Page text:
The Gifted: I expected to hate this. It's a "family on the run" drama, and it's reminiscent of Heroes and full of clichés, but it's actually not so bad. And Coby Bell is great as the fed. I really liked him in Burn Notice.

Happy!: It had its moments; Patton Oswalt was great as Drop Dead Fred. But mostly it's kind of obvious, and not that great.

Altered Carbon: covered earlier.

The Good Place: I love this show. A lot of my friends do not. Like, "You have to turn this off right now, this is torturing me" do not. A good rule of thumb seems to be whether you were able to tolerate Parks and Recreation. Anyway I think it's hilarious and creative, and season 2 completely flips the plot in a great way.

Star Trek Discovery: This is really fantastic. It's now my favorite Star Trek series after Stargate: Universe. (And yeah, I'm going to keep making that joke until everyone has watched Universe.)

Falling Water: I enjoyed season 1 because it was just so abstract and weird, but now that they've explained what's going on and let you in on the mythology it's a lot less interesting. Now they're just hunting Freddy Kruger.

The Magicians: Still absolutely loving everything about this show. Everything.

Incidentally, can someone find me a torrent of The Lure that does not have burned-in English subtitles?


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Altered Carbon

I didn't think much of this series, but I do have a few things to say about it...

First of all, the Raven Hotel was awesome, a great sidekick, and the best character in the story. And also the only character I was even slightly sympathetic toward. I want to watch a show that is just about Overly Attached Hotel Boyfriend. Maybe with Oswald Cobblepot as the bartender. (I understand that in the book, the hotel was Hendrix instead of Poe. That sounds dumb.)

So that was my favorite part. Moving on:

(And by the way, I never read the book, because from the way people talked about it I assumed it was going to be to Neuromancer what Sword of Shannara was to Lord of the Rings. So I'm not comparing the two.)

Ok, so you've been asleep for three hundred years, you wake up, and literally the only thing that has changed is that you need to update your ad blocker settings!

Now, I can imagine how, in this world, maybe the fact that there are a hundred immortal billionaires who control the world while everyone else lives in poverty might have had the effect of completely halting all advancement in technology, and even all changes in fashion. But if that's the case then that's what your story is about and you need to at least address it!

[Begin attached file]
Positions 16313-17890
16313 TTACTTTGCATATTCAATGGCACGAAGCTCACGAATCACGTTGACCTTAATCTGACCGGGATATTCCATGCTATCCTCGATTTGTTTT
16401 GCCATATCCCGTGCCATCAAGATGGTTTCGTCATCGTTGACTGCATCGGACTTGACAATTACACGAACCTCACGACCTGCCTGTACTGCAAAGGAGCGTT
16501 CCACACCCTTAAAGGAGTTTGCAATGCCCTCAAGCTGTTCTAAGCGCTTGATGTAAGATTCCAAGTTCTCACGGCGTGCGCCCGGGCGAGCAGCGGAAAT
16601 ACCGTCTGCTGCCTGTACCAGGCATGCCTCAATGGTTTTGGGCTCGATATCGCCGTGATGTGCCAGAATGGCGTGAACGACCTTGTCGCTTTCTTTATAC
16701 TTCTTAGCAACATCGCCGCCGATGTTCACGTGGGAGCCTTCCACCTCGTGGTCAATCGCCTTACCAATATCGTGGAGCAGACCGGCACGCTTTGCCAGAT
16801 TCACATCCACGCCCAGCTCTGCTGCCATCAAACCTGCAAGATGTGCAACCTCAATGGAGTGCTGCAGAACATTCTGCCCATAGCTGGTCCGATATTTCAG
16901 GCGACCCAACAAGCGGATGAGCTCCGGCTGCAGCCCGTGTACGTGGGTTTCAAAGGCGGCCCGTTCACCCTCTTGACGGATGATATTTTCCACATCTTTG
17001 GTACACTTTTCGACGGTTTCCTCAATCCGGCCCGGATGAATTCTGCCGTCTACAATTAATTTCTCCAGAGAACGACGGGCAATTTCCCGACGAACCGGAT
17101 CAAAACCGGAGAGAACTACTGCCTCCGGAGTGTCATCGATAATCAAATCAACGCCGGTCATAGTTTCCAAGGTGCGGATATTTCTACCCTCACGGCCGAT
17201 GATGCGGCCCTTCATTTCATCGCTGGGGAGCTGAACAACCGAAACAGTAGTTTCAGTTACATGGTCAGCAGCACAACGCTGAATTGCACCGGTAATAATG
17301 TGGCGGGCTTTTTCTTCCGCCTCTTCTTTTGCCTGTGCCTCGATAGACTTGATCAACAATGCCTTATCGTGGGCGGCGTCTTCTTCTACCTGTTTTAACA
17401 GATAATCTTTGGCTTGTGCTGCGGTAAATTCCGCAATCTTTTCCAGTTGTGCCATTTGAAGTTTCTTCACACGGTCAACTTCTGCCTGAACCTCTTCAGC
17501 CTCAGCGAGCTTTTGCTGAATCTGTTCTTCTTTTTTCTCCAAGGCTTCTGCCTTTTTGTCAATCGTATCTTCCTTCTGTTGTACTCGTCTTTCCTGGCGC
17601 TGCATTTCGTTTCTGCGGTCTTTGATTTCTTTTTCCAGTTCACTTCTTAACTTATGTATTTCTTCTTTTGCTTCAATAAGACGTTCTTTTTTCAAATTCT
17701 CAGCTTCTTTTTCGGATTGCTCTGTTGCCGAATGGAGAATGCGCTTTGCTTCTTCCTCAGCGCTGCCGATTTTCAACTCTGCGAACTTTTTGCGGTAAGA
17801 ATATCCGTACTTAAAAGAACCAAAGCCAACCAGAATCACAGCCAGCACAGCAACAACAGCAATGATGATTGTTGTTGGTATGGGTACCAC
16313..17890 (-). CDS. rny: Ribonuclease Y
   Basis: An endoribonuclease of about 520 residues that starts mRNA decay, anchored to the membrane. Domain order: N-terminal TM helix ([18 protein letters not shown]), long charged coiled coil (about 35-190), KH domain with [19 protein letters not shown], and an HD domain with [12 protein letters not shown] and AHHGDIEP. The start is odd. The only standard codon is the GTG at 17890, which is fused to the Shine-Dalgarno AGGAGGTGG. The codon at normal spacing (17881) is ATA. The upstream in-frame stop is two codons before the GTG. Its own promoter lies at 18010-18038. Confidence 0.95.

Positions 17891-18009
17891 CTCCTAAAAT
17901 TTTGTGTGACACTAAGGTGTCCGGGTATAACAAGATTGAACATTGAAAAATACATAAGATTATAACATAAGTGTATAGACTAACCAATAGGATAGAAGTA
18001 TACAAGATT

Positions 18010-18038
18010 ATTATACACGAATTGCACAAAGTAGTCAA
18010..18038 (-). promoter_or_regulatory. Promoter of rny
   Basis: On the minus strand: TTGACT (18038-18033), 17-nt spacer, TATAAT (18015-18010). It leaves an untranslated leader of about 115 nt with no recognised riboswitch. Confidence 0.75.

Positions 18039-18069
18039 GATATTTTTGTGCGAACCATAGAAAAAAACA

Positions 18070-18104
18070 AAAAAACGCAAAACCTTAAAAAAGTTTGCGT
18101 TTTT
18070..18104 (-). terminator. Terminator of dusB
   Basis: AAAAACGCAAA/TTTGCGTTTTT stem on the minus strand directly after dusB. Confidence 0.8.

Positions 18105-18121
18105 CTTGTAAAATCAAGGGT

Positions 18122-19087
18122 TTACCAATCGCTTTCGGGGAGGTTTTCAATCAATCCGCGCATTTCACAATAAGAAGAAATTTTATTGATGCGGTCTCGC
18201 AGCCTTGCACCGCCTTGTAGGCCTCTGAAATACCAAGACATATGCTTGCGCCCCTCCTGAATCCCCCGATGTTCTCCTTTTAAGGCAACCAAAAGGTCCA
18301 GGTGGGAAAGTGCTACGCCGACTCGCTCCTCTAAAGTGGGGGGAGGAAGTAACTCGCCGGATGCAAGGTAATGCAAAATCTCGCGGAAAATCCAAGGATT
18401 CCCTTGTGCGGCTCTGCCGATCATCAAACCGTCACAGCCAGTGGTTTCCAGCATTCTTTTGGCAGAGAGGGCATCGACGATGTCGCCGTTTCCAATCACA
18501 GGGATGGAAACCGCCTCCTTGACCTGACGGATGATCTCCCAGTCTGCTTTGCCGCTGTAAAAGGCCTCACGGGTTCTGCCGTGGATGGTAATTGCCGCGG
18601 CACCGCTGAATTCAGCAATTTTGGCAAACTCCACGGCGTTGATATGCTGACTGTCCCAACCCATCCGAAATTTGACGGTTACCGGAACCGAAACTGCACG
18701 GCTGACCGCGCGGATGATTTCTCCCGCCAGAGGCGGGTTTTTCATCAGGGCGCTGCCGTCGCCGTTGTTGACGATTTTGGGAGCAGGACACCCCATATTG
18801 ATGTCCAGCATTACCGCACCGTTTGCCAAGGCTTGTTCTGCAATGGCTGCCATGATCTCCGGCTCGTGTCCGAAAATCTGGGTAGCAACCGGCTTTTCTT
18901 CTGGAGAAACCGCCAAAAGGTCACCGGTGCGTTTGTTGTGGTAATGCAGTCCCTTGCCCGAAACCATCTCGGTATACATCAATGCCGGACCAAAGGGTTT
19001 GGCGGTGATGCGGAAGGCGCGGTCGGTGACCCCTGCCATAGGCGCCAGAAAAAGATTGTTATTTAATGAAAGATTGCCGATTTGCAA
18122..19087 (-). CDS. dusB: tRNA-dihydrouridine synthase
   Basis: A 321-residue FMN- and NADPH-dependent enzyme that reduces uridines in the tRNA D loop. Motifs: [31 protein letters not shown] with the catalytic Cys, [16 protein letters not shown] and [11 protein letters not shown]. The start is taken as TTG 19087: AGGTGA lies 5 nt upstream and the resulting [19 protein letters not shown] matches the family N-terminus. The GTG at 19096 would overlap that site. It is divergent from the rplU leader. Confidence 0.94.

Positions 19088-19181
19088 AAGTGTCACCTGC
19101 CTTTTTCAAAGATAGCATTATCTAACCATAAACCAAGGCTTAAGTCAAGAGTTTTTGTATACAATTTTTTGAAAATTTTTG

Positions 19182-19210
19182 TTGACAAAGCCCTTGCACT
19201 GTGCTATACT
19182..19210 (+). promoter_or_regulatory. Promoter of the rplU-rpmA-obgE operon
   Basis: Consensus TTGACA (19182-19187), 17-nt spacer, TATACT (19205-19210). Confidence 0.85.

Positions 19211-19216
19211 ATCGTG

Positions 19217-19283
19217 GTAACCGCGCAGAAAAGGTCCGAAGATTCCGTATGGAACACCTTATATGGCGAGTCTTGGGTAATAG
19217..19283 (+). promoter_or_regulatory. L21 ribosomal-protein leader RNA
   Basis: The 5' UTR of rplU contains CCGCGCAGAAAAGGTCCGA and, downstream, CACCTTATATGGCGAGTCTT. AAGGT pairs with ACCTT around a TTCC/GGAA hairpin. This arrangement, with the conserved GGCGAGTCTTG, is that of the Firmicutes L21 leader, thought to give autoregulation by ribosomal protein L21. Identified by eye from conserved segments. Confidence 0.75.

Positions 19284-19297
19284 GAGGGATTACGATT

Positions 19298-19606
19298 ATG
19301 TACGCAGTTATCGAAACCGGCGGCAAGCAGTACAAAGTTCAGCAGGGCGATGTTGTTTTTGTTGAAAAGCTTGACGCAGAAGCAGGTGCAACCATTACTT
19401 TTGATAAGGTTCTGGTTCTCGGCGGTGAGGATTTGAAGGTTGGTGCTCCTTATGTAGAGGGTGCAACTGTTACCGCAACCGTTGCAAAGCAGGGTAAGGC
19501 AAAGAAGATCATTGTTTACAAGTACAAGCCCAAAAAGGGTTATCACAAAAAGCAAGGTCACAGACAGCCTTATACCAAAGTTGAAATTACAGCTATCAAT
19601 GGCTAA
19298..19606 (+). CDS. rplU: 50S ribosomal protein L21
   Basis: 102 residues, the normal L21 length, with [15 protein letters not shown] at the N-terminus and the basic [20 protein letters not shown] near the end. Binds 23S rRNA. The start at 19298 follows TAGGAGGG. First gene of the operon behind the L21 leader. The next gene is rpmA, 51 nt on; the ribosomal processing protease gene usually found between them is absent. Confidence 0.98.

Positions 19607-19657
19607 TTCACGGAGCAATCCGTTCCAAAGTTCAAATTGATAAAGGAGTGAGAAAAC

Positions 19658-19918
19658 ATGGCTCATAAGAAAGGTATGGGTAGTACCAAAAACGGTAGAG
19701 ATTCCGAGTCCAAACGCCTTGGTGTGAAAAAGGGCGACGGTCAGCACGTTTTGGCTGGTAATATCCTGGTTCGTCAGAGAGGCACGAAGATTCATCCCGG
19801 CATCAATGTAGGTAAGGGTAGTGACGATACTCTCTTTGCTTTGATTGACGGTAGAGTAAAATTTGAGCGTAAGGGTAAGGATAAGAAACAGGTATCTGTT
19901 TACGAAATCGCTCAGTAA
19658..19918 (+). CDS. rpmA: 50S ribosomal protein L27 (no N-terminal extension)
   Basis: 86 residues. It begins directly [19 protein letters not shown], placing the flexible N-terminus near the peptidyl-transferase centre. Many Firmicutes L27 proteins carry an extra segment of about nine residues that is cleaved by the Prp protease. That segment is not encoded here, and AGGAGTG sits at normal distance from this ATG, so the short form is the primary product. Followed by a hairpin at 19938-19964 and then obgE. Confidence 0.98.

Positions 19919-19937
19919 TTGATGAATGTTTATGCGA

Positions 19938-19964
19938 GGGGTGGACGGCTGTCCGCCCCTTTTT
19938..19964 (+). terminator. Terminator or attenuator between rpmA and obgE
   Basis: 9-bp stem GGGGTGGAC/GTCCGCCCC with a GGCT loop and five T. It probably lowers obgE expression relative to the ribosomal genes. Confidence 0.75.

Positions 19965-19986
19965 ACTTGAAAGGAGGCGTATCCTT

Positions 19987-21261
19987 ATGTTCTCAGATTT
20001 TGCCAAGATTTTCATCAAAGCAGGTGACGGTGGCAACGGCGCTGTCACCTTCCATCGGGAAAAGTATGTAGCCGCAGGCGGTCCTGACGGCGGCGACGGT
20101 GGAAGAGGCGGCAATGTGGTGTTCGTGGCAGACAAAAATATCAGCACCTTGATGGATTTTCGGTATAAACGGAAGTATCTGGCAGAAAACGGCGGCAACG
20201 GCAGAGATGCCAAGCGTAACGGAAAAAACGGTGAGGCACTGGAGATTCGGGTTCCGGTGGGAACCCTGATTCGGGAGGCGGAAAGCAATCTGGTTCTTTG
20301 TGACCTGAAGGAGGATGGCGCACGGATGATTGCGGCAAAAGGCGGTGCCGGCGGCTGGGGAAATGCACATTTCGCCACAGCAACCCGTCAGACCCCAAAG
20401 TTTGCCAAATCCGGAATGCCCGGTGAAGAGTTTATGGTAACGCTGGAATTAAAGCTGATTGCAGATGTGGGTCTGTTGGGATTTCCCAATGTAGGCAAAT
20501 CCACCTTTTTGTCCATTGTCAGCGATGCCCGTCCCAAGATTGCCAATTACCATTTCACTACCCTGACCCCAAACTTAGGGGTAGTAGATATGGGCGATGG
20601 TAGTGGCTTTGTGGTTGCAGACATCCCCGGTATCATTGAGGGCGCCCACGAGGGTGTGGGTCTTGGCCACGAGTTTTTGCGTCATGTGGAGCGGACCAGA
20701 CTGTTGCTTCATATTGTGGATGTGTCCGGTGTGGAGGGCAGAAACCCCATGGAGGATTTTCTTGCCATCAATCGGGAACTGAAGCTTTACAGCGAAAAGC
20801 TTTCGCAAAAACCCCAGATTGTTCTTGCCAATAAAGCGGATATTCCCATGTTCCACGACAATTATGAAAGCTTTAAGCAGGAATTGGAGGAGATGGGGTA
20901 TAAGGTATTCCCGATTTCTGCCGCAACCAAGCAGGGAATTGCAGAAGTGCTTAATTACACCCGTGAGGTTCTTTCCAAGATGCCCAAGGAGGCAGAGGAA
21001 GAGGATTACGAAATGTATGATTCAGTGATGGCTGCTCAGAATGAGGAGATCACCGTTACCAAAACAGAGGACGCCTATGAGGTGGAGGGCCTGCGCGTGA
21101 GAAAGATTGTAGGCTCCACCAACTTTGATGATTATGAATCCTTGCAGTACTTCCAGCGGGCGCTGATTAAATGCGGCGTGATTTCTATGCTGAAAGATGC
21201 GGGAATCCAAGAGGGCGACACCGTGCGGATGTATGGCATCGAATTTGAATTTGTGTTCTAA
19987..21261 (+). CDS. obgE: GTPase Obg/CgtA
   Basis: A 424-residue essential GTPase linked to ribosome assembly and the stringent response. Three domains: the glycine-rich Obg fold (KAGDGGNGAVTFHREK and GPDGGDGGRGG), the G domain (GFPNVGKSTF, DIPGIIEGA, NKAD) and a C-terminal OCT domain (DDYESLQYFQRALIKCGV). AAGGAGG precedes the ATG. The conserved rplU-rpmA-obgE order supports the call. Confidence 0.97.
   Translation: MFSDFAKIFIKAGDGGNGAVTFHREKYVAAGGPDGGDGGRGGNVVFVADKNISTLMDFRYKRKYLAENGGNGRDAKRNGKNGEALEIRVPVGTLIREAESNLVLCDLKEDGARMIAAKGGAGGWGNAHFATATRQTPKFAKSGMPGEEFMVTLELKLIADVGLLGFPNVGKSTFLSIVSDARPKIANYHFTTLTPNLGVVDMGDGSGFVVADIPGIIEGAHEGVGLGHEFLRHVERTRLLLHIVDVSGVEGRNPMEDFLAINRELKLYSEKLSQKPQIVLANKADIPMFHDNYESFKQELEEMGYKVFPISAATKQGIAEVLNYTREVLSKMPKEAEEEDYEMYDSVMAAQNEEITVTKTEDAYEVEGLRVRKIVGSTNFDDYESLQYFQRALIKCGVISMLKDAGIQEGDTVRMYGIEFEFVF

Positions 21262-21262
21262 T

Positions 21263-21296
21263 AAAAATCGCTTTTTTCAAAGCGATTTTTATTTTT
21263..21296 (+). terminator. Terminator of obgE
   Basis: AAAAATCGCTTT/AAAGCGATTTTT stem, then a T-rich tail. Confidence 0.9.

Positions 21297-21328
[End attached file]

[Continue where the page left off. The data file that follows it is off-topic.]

Come on!

Next, the way they do "prison" in this story didn't make sense when they did it in Demolition Man and it doesn't make sense here. You've sentenced a killer to hundreds of years in jail, but for them no subjective time passes! There are only two things prison can nominally be for: punishment or rehabilitation. This is neither. It's not even exile, because remember, the people who put him in prison are immortal.

Also this was not eight episodes of story. So much padding. Almost the entire last episode could have been cut. Guys, if you only have four hours of story, that's ok.

Dichen Lachman is great, but I still didn't give a crap about her character, and the "big reveal" of who the villain was had no mystery to it. They set up the show as a detective story or a mystery and then there was no detecting, or mystery.

A trenchcoat is not a detective.

Graphic design is not worldbuilding.

Then they popped a Max Headroom cameo on us. Ok, ok, yes, I was all-in on that. You showed me the thing and I recognized the thing. I am not immune to nostalgia.

But then!

Instead of streaming it from Netflix, I downloaded torrents of this show, and one of the side-effects of that is that my only option for subtitles was all-or-nothing: the files I had didn't have a track for "only subtitle the scenes that are not in English", of which there are quite a few. So I ended up watching it with subtitles on all the time (which I always find distracting and annoying, because I read ahead of the voices). And that resulted in this...

There's a big dumb cyber-ninja fight scene, and the music over it is a cover of White Zombie's 1995 hit, More Human Than Human. And it was subtitled. So I'm pulled completely out of the story, such as it is, because I'm watching cyber-ninjas fight while I'm reading the lyrics to a twenty-three year old song referencing Blade Runner, which was already thirteen years old when the original song came out -- in a TV show that owes literally absolutely everything to Blade Runner and Neuromancer.

It's almost enough to remind you that this show, based on a sixteen year old book, is a re-tread of ideas that were done better almost four decades ago.

And as the rat's milk returns to the sewer, the cycle of life is complete.

Previously, previously, previously, previously, previously, previously, previously.